FAQ: Whale Watching in Los Cabos
Celebrities flock to Los Cabos this time of year, but the biggest stars in town are much, much bigger. Each winter and early spring, humpback and gray whales put on a grand show in the waters that surround Los Cabos—Cabo San Lucas, San José del Cabo, and the tourist corridor that connects them.
With this blog, I’ll answer some of your frequently asked questions—When can I see whales? What’s the best time to go whale watching? What kind of whales are there?—and share my favorite tips for peak whale watching.
First thing’s first, Los Cabos is the ultimate destination for whale watching. Not only does the region feature ideal temperatures and stunning vistas, but we also have incredible amenities that include private vacation rentals (email me at email@example.com to learn more) and fantastic restaurants (see my guide on www.lifestyleincabo.com/dining-in-cabo). Beyond that, we have world-class golf, famous fishing tournaments like Bisbee’s Black & Blue, and international events throughout the year. The high season kicks off with the Sabor a Cabo food and wine festival, which recognizes the peninsula’s vibrant restaurant and wine scene. And the collection of activities available here goes on and on: Ride a camel, release turtles, zip across the outback, swim with whale sharks, or set sail on a private charter.
Today, of course, our attention is focused on the gentle giants that—like many of you—ditch the colder temperatures up north and decide to winter in Los Cabos each year. Read on for answers to your frequently asked questions.
When can I see whales in Los Cabos?
Whale watching season officially runs December 15 to April 15, and it’s when you can see the largest whale populations. Fun fact: The Sea of Cortés is known as the “aquarium of the world,” and its biodiversity includes all kinds of marine mammals, ranging from the nearly extinct, three-and-a-half-foot vaquita porpoise to the 100-foot-long blue whale.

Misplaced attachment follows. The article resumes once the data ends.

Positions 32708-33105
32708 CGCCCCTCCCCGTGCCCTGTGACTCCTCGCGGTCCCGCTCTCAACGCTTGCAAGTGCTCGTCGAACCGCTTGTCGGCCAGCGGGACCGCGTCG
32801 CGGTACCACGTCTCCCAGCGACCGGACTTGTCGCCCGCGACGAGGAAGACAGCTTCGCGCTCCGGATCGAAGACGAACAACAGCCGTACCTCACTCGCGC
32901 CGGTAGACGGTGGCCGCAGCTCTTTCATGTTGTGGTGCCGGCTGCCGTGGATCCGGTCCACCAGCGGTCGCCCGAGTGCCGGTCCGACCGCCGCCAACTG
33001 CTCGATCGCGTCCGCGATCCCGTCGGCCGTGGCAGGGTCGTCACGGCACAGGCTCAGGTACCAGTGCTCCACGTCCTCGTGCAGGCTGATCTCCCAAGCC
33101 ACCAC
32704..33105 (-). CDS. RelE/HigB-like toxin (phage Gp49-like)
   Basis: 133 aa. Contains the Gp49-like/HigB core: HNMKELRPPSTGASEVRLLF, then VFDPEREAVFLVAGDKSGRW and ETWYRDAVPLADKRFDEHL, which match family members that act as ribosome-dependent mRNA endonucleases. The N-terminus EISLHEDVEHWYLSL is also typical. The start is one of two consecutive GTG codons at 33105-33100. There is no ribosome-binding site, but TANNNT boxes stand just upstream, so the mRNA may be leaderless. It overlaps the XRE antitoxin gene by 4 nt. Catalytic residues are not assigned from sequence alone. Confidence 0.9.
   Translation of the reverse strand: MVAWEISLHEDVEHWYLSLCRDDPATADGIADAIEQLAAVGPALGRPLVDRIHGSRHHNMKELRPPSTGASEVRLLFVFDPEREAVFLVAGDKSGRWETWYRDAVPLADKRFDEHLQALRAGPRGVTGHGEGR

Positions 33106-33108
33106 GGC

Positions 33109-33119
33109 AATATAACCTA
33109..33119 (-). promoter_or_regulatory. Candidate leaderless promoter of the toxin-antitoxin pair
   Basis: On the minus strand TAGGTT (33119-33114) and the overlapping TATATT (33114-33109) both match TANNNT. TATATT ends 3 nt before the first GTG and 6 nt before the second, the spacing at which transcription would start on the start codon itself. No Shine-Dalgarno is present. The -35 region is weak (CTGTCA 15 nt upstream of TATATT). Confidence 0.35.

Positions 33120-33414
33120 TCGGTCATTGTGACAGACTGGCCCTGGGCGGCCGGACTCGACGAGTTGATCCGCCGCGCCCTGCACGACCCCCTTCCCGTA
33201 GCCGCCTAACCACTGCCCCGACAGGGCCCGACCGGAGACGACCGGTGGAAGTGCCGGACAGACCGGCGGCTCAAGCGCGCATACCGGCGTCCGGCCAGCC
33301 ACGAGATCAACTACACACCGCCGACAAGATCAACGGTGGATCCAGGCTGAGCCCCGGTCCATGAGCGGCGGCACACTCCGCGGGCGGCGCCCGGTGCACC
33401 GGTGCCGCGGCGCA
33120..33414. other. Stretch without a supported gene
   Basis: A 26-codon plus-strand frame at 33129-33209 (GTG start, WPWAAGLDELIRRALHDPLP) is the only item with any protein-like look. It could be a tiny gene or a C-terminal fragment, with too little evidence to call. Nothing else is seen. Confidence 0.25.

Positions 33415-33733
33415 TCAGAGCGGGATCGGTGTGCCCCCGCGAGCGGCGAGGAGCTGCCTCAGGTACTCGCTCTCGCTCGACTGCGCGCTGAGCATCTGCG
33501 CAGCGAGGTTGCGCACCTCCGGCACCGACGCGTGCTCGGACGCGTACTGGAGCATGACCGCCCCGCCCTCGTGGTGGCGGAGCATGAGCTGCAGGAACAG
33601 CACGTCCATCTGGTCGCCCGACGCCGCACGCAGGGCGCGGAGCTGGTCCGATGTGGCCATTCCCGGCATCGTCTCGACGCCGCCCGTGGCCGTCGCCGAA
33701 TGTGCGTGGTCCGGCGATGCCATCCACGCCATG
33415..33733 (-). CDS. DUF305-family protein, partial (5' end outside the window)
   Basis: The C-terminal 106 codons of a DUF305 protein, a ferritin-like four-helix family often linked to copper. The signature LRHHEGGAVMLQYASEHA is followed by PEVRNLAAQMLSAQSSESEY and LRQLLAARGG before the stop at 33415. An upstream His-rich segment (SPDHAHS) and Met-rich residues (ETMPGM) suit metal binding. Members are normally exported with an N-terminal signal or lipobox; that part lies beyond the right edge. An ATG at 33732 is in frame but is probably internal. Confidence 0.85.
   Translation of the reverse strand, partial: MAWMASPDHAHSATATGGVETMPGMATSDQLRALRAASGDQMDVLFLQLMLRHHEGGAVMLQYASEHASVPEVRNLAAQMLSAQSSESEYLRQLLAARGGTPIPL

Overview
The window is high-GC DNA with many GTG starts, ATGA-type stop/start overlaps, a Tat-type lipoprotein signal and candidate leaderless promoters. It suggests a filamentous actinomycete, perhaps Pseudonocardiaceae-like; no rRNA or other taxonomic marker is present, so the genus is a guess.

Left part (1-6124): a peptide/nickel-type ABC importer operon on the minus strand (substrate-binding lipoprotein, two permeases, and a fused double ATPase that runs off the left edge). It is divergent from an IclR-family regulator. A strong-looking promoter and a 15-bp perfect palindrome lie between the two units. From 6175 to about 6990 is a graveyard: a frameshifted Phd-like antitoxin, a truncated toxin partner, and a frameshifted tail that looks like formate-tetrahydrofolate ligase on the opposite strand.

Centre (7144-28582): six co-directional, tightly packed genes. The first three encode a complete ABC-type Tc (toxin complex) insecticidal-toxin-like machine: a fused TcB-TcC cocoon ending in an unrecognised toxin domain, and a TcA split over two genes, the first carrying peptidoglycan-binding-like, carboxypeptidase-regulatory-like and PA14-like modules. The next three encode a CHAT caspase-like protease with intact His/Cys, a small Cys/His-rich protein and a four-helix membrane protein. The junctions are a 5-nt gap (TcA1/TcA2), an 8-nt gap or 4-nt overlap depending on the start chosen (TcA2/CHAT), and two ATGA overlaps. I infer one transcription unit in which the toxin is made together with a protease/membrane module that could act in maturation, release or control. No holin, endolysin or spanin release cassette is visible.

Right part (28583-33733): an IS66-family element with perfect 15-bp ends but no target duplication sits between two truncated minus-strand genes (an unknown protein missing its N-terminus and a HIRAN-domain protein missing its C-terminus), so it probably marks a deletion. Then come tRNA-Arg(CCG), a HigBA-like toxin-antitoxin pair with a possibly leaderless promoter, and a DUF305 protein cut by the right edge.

This time of year, humpbacks are the most ubiquitous whales. You’re basically guaranteed to see one. They’re also the most flamboyant with acrobatic moves that marvel. You’re more than likely to see a gray whale, too, although many of them stay at the three main breeding lagoons farther north. Either way, keep your eyes on the water. A pair of polarized lenses will make spotting whales even easier. And, one of our favorite tips: After you’ve gotten a few good shots, put that camera down. Nothing will replace the joy of seeing these creatures with your bare eyes.
What kinds of whales will I see?
Humpbacks, gray whales, and orcas are among the whales that come to Los Cabos each winter to mate, give birth, and, when they have the chance, feed on the region’s rich marine life. When we’re talking about Los Cabos whales, we can essentially divide them into two categories: baleen (filter feeders like humpbacks) and those with teeth (think sperm whale or orca).
I’ve already told you that humpbacks are the most plentiful and acrobatic. You’ll be able to easily identify them because of their dark color and, well, their backs. An adult humpback can measure up to 40 feet long; they weigh about 1 ton per foot, and the mamas tend to be bigger than the papas.